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Kunj Kishore and ors. Vs. the Official Liquidator, Shri Baldeo Mills Limited - Court Judgment

LegalCrystal Citation
SubjectCompany
CourtAllahabad
Decided On
Judge
Reported in(1914)ILR36All416
AppellantKunj Kishore and ors.
RespondentThe Official Liquidator, Shri Baldeo Mills Limited
Excerpt:
.....no. ix of 1872 (indian contract act), section 237--estoppel. - - their case is that the shri baldeo mills are liable to them as principal debtors in respect of these hundis, for which they undoubtedly gave good consideration, and the firm of dip chand lalji mal as sureties. xxvi of 1881) exempts from the operation of that act 'any local usage relating to any instrument in an oriental language,'we are satisfied that the hundis in question, when considered in the light of the common usage affecting such documents, do purport to be signed by one keshab deo as the authorized agent of the shri baldeo mills limited. vi of 1882) operative as the articles of association of the company, unless and until these were formally altered in accordance with the procedure laid down by sections..........of appeals arising out of proceedings in liquidation in respect of a trading company known as the 'shri baldeo mills, limited.' in some of these appeals there are special circumstances to be considered, so that the decision in the present case (first appeal from order no. 61 of 1913) will not necessarily govern the whole aeries; but this appeal raises in a form free from accidental complications a single point which is common to all of them. the appellants are holders in due course of a number of bills of exchange, or hundis, which purport to be drawn on behalf of the shri baldeo mills on themselves, in favour of a firm known as din chand lalji mal. their case is that the shri baldeo mills are liable to them as principal debtors in respect of these hundis, for which they undoubtedly gave.....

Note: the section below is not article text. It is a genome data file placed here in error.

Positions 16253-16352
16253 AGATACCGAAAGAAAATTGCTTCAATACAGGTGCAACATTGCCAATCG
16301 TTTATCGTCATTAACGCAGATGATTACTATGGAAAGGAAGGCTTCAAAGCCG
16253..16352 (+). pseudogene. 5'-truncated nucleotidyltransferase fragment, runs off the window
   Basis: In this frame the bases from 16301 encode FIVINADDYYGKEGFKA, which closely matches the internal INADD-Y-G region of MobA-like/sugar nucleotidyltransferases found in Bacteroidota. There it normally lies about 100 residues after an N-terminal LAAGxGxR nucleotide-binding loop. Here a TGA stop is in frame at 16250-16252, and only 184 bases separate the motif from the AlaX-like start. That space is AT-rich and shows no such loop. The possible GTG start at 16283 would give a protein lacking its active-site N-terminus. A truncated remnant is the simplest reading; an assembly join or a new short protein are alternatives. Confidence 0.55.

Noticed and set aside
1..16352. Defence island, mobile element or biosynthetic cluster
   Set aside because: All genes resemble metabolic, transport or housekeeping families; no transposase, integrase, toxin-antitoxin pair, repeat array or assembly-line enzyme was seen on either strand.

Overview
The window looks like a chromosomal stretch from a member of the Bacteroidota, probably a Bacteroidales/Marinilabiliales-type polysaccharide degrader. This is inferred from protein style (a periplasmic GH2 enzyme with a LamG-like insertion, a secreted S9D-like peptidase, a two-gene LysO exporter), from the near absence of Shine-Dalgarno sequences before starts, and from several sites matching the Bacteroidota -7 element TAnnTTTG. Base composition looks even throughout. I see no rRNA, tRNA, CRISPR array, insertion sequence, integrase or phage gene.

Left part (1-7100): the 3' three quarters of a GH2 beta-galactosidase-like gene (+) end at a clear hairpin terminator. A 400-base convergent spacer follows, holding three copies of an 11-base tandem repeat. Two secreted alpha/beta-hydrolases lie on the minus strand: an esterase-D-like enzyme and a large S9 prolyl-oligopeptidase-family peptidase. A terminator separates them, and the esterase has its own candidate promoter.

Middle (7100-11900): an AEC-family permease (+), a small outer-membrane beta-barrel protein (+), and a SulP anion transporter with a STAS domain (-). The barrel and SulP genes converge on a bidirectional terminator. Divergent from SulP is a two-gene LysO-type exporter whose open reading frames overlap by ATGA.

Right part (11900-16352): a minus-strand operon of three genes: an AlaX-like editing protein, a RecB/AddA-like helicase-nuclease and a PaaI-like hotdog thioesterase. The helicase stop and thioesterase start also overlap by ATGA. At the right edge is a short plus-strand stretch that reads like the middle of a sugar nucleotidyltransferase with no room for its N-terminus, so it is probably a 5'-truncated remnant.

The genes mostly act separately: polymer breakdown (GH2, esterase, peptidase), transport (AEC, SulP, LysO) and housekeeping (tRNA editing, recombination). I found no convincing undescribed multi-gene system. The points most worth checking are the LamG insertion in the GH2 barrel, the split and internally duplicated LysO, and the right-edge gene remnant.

Judgment:

Muhammad Rafiq and Piggott, JJ.

1. This is one of a aeries of appeals arising out of proceedings in liquidation in respect of a trading company known as the 'Shri Baldeo Mills, Limited.' In some of these appeals there are special circumstances to be considered, so that the decision in the present case (First Appeal from Order No. 61 of 1913) will not necessarily govern the whole aeries; but this appeal raises in a form free from accidental complications a single point which is common to all of them. The appellants are holders in due course of a number of bills of exchange, or hundis, which purport to be drawn on behalf of the Shri Baldeo Mills on themselves, in favour of a firm known as Din Chand Lalji Mal. Their case is that the Shri Baldeo Mills are liable to them as principal debtors in respect of these hundis, for which they undoubtedly gave good consideration, and the firm of Dip Chand Lalji Mal as sureties. The official liquidator, in charge of the affairs of the Shri Baldeo Mills, referred the appellant's claim to the District Judge for a decision whether the company was in fact liable in respect of the same. The District Judge has found in the negative, hence this appeal. In the court below a number of objections, of what may be described as a formal or technical character, were taken to the validity of these hundis; but these have been decided in favour of the appellants. It did not appear to us that the propriety of the decision of the court below on this point was very seriously controverted on behalf of the respondent in the course of arguments before us. We are content to say that we find ourselves in agreement with the findings recorded by the learned Additional Judge in favour of the appellants, and with the reasons for the same which he has given in his carefully elaborated judgment. It must be remembered in connection with all objections taken in respect of the mere form of these documents that the proviso embodied in Section 1 of the Negotiable Instruments Act (No. XXVI of 1881) exempts from the operation of that Act 'any local usage relating to any instrument in an oriental language,' We are satisfied that the hundis in question, when considered in the light of the common usage affecting such documents, do purport to be signed by one Keshab Deo as the authorized agent of the Shri Baldeo Mills Limited. The only question really in issue before us is whether the said Keshab Deo had valid authority, express or implied, to pledge the credit of the Mills in this way, and whether the Shri Baldeo Mills Limited are bound by his act, by reason of ratification or on some other principle of equity. This is the question, which the court below has decided against the appellants. It has been very fully argued before us, and we may say at once that, after allowing all possible weight to the arguments which determined the decision of the learned Additional Judge, we are not able to concur in that decision.